Why Be Jewish?
By Edgar M. Bronfman
Amazon lists eight books titled, Why Be Jewish? It is a question that can be answered from many different perspectives and is ‘the question’ of the 20th and 21st centuries. Prior to the emancipation of Western European Jews in the late 19th century, Jews really had no choice but to cling to their heritage as a mode of personal survival. Laws and societal norms established by the Catholic Church, feudal princes and authoritarian rulers made it virtually impossible to reject one’s Jewish heritage.
Emancipation provided Jews the opportunity to participate in secular, civil society. It even offered the possibility of rejecting one’s birthright. We are all too familiar with the path taken by the descendants of Moses Mendelsohn. Michael Meyers, a noted historian of the period called him the first modern Jew. His descendants did not choose to follow the religious or ethnic path of their father, grandfather or great-grandfather. In 1985, noted American sociologist Charles Silberman wrote a fascinating study, A Certain People: American Jews and their Lives Today, in which he argued that all Jews of the 20th century are “Jews by choice.” He argued, as many did before him, that external societal pressures forcing individuals to remain within the tribe no longer exist. Therefore, each individual chooses to identify as Jewish.
This background serves as the environment in which Edgar M. Bronfman was raised. Son of Samuel Bronfman, founder of the Seagram liquor empire, he was raised in Montreal in a home that gave him space to live in both the Jewish and non-Jewish worlds.
Bronfman – who eventually served as president of the World Jewish Congress for 20 years, chair of Hillel: the Foundation for Jewish Campus life, and founding supporter of the Bronfman Fellowships and My Jewish Learning – has entered into the discussion with Why Be Jewish, a very personal account of his epiphany. He completed writing the book shortly before his death, at age 84, in 2013.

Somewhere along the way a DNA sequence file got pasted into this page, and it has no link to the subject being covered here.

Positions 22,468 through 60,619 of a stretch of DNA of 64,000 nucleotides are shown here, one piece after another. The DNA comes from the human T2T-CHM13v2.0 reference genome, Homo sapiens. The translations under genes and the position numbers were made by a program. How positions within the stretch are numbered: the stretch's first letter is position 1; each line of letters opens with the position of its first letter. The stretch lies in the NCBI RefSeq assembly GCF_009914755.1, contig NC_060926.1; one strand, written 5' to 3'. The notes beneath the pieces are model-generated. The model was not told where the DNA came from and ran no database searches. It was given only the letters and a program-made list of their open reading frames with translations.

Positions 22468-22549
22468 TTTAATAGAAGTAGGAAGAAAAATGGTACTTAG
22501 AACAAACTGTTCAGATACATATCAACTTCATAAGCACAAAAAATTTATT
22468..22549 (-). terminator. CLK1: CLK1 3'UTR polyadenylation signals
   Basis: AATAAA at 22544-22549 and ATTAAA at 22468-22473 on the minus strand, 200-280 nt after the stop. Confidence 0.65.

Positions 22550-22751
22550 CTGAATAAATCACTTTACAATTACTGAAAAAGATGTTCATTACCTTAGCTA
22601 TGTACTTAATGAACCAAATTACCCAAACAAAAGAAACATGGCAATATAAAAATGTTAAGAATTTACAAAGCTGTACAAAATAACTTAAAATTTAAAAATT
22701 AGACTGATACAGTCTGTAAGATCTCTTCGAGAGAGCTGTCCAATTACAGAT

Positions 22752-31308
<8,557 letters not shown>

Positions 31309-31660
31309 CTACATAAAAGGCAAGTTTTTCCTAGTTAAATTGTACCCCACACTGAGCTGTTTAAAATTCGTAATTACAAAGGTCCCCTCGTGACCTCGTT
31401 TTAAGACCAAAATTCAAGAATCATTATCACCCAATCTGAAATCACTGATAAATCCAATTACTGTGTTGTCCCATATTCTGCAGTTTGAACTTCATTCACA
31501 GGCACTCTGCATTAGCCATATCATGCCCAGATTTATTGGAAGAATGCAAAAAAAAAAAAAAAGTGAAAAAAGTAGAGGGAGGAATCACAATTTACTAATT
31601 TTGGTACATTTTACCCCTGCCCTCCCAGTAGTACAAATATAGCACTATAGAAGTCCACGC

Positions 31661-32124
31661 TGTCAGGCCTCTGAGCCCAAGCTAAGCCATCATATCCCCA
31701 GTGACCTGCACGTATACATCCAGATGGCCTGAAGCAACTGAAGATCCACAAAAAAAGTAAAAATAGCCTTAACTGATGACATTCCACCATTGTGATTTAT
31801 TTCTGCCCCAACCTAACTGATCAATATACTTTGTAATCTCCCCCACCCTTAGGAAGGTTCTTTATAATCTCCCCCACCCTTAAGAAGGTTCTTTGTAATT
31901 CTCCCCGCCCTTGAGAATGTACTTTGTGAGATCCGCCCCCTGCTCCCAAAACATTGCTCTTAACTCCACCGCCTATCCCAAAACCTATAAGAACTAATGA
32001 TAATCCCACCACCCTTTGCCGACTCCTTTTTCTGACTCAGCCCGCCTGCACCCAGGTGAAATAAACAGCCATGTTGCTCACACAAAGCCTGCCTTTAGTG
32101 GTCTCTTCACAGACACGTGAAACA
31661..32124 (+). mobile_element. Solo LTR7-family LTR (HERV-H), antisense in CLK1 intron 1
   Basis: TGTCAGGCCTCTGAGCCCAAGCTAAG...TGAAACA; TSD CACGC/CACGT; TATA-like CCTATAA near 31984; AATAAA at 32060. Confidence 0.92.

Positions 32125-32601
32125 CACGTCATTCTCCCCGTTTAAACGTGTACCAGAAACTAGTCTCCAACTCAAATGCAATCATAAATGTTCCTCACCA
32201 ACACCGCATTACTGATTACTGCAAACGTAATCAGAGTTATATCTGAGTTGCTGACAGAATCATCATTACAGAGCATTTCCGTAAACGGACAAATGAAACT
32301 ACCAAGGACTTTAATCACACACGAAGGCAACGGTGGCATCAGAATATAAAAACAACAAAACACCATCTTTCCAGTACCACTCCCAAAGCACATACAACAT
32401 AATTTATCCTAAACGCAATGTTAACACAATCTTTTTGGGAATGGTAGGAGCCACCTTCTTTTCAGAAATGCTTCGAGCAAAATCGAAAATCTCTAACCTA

Bronfman tells us that, as a young man, he walked away from his rudimentary practice of Judaism; and, while he was always engaged in fighting anti-Semitism and Jewish persecution, “his identity was shaped by a sense of belonging to a specific ethnic group rather than an attachment to Jewish tradition.”
However, at age 60, that all changed. Returning to Montreal from Moscow, he found himself sitting next to an Orthodox Jew reading a Hebrew text. One thing led to another, and Bronfman learned that the text was Talmud and the gentleman was studying Daf Yomi, the 7.5 year project of learning the entire Talmud, one page per day.
Intrigued by this, Bronfman promised to investigate what kind of writings can hold one’s attention for 7.5 years of daily study. From that moment on, Bronfman committed himself to Jewish learning and to basic Jewish practices. He never became a ‘believer,’ but he began searching for the intrinsic values of Jewish Life. Why Be Jewish is a compilation of his answers.
The book lists Bronfman’s 12 principles that guided his secular Jewish practice. His choices and his interpretations of the principles serve as the main content of the book. Interspersed with personal vignettes and rabbinic midrashim, the text is a very readable memoir. He has opened his heart and his soul to his readers in an attempt to convince a generation searching for reasons to be Jewish. I applaud his energy and his ability to synthesize a life of Jewish commitment with Jewish learning.
I find his principles oddly traditional for a text that claims to offer new insights. His list begins with a lengthy discussion of how Judaism demands one to ask questions, repair the outer and inner worlds, perform acts of loving kindness, welcome the stranger, engage with Jewish traditions, texts, philosophy, history and art to name just a few.
As I read, I thought of the famous story attributed by the Gemorah to Rabbi Hillel the elder: Once a gentile came to Hillel and asked him to teach him the entire Torah while standing on one foot. Hillel answered: “Love your neighbor as yourself. All the rest is commentary, now go and learn!”
That is the essence of Why Be Jewish. It is a personal account of one person’s search for commentary. His answers are not unique, but they are pathways to understanding how one can find meaning in a Judaism that is defined as secular. I am not convinced Bronfman has achieved his stated goal, but he has eloquently given reason to feel proud that such a searching, probing individual spoke on behalf of the Jewish people.